Shaw succeeded Clarendon’s son, Henry Hyde, at Lyme Regis at the general election of 1661. He probably stood on the interest of Thomas Moore, who had many connexions with the Ashe family. He was an inactive Member of the Cavalier Parliament, in which he may have sat on about 35 committees. In the first session he was named to the committees to inspect the revenue and to consider the uniformity bill. Perhaps it was surprising that he found any time to attend the House, in view of the number of his offices, which caused William Coventry to describe him sarcastically as ‘a miracle of a man’. When farming of the customs was resumed in 1662, they were leased for £390,000 p.a. to Shaw, Sir Nicholas Crisp, Sir John Harrison and three other ‘very grave, fine gentlemen’. He made use of his parliamentary privilege in the following year when the incorrigible George Coney, whom he had known and distrusted in the Netherlands, renewed his challenge to the legality of the customs. Although he can no longer be distinguished in the Journals from John Shaw, he was probably appointed in the same session to the committee to hear a petition from the loyal and indigent officers. After his second marriage to the widow of a peer he was created a baronet, and acquired for £3,700 a crown lease of Eltham, where the court architect Hugh May built him a house in the Dutch style, ‘an outstanding example of early Restoration domestic design’. A court dependent in 1664, he was among those instructed to bring in a bill to facilitate the export of native commodities (24 Sept. 1666).5

Shaw retained an interest in the customs when the farm was renewed in 1667, though Backwell became the leading figure in the syndicate. The fall of Clarendon a few months later left him dangerously exposed. The charge of corrupt practices in the lease of the farm brought him to his feet in the House for the only time, so far as is known. He was appointed to the committees to report on the effect of customs duties on the balance of trade, to renew the Navigation Acts, to consider a bill to naturalize prize ships, and to recommend increases in import duties. Meanwhile the Treasury alleged ‘fraudulent practices’ in the accounts of the first customs farm, of which he was the last surviving partner, and remarked of the Dunkirk account which he presented with Backwell in 1668 that it appeared ‘wholly irregular’. Even Shaw’s humble neighbour, the clerk of the Woolwich ropeyard, was able, with the support of Samuel Pepys, to defy the great man over a parcel of 100 tons of Flemish hemp, which Shaw wished to unload on the navy at £44 a ton. Every bundle had to be opened by this dutiful official ‘knowing what cheats are usually packed up in the midst of it’, and of the first 34 tons, 16 were cast out as refuse. In vain might Shaw write to the clerk to beware, lest it go to the King; he was neither to be terrified by menaces nor tempted by allurements, though he did complain of ‘more trouble and vexation over this pitiful parcel of stuff than I have known amongst £200,000 worth from others’. It is impossible not to conclude that Shaw was lucky to escape the humiliations that befell Carteret at the hands of the House of Commons. The worst that happened to him in public was an anonymous description as ‘a vintner’s boy, got out of the Crown out of the customs and by other ways £60,000’. In 1669 he was granted the post of collector of customs in the port of London, and on 4 Nov. 1670 he produced in the House a list of commodities suitable to bear increased duties. Though affected by the Stop of the Exchequer, where he had over £9,000 on deposit, he remained a court dependent. He was included on the Paston list of 1673-4 and on the working lists. In 1675 he served on committees for two bills promoted on behalf of his step-children. Though Sir Richard Wiseman complained that he was ‘apt to make the gout his excuse’ for non-attendance, there was no doubt of his allegiance. He was marked ‘doubly vile’ by Shaftesbury, and his name figures on both lists of the court party in 1678. But on 16 Dec. he was sent for as a defaulter, and as one of the ‘unanimous club’ is unlikely to have stood again. He died on 1 Mar. 1680, aged 64, and was buried at Eltham. His will shows that he was in easy circumstances, able to leave City property to his second son, £2,400 (including stock in the Royal Africa Company) to his youngest son, and a portion of £3,000 to his daughter. His descendants merged into the Kentish gentry, but did not enter Parliament.6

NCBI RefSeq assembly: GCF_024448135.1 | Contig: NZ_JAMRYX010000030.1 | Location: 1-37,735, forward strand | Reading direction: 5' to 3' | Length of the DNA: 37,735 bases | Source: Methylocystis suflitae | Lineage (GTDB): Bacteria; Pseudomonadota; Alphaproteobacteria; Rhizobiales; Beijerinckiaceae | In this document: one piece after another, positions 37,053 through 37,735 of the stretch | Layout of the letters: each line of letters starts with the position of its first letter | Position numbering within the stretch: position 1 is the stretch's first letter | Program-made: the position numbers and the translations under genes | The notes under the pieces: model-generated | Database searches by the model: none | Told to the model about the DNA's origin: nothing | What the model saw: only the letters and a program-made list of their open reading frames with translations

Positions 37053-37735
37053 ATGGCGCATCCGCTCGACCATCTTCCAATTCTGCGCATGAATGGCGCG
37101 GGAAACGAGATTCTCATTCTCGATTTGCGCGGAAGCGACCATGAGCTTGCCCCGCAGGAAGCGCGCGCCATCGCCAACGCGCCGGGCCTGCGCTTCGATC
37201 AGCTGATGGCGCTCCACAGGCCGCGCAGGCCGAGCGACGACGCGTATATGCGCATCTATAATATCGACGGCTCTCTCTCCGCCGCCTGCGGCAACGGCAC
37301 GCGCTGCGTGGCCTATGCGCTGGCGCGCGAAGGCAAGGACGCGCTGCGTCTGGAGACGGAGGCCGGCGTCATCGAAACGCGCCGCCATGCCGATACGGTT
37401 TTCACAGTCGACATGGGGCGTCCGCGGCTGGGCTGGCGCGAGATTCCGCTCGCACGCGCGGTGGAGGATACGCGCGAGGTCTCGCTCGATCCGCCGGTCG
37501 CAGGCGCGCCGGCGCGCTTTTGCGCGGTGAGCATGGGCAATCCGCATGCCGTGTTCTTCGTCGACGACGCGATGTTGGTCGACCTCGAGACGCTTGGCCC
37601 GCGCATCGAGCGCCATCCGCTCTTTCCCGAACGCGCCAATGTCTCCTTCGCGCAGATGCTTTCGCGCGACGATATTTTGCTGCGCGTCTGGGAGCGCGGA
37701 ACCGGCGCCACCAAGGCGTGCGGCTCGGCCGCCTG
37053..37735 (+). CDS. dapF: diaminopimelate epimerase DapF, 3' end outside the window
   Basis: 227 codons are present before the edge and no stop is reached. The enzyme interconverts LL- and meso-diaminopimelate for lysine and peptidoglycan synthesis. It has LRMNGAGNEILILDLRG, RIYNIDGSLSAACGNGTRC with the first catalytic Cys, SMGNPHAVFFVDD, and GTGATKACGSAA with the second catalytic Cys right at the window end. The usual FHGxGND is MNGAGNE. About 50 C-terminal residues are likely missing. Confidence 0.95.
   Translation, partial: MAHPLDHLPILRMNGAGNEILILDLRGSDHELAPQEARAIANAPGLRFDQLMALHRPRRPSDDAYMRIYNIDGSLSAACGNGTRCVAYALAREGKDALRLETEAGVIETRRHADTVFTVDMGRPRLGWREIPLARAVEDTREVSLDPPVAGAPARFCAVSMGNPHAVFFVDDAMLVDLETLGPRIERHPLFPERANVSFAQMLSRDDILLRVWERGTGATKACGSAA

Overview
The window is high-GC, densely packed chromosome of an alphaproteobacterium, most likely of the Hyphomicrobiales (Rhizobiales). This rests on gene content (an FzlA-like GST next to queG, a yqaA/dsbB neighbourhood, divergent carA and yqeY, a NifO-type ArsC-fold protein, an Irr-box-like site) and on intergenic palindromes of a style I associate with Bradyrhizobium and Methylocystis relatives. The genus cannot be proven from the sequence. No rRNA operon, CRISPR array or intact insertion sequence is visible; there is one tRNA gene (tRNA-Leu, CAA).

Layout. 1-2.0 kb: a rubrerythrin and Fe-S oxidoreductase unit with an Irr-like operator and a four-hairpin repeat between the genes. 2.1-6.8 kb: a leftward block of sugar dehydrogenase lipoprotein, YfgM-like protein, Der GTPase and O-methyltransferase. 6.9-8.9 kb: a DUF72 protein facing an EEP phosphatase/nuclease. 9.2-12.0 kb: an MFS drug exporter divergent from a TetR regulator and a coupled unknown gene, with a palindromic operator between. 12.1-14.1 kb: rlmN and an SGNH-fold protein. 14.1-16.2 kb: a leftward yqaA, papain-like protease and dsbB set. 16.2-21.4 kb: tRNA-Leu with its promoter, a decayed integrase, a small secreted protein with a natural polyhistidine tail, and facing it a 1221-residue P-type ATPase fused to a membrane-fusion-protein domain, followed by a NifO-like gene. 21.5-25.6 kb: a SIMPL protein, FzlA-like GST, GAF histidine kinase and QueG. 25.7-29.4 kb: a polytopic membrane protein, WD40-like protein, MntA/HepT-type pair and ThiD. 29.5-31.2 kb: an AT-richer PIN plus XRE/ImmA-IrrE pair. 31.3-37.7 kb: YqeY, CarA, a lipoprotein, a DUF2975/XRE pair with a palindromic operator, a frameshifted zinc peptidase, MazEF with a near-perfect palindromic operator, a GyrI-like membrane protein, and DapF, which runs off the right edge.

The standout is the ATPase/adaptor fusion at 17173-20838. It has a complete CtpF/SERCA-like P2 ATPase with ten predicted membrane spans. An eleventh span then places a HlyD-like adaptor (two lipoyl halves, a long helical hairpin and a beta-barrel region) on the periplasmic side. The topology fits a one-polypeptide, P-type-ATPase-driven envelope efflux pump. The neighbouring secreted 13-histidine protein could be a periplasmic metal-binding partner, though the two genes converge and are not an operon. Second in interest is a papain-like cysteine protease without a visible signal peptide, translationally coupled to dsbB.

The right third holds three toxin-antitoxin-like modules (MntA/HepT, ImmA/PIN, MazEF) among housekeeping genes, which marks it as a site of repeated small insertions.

Ref Volumes: 1660-1690

Author: John. P. Ferris


  • 1. Works of Sir Thomas Browne ed. Wilkin, 271; Vis. Surr. (Harl. Soc. xliii), 136; Som. Wills, iii. 46; CSP Dom. 1654, p. 441; 1670, p. 712; PCC 41 Bath.
  • 2. Carlisle, Privy Chamber, 172; Cal. Treas. Bks. i. 226; 431; vi. 708; CSP Dom. 1661-2, pp. 48, 69; 1668-9, p. 196; Pepys Diary, 23 Aug. 1667.
  • 3. Parl. Intell. 1 Nov. 1660; CSP Dom. 1668-9, p. 353.
  • 4. Cal. Cl. SP, iv. 242, 251-2, 575; Pepys Diary, 23 July 1664; Thurloe, viii. 222.
  • 5. Pepys Diary, 5 Sept. 1662, 23 Aug. 1667; CJ, viii. 493; Cal. Cl. SP, iv. 291, 590; R. R. C. Gregory, Story of Royal Eltham, 49; Pevsner, Buildings of England, vi. 459.
  • 6. C.D. Chandaman Eng. Pub. Revenue, 24; Milward, 123; Cal. Treas. Bks. ii. 266; CSP Dom. 1667-8, pp. 267, 451; CJ, ix. 160; Bulstrode Pprs. 157; PCC 41 Bath.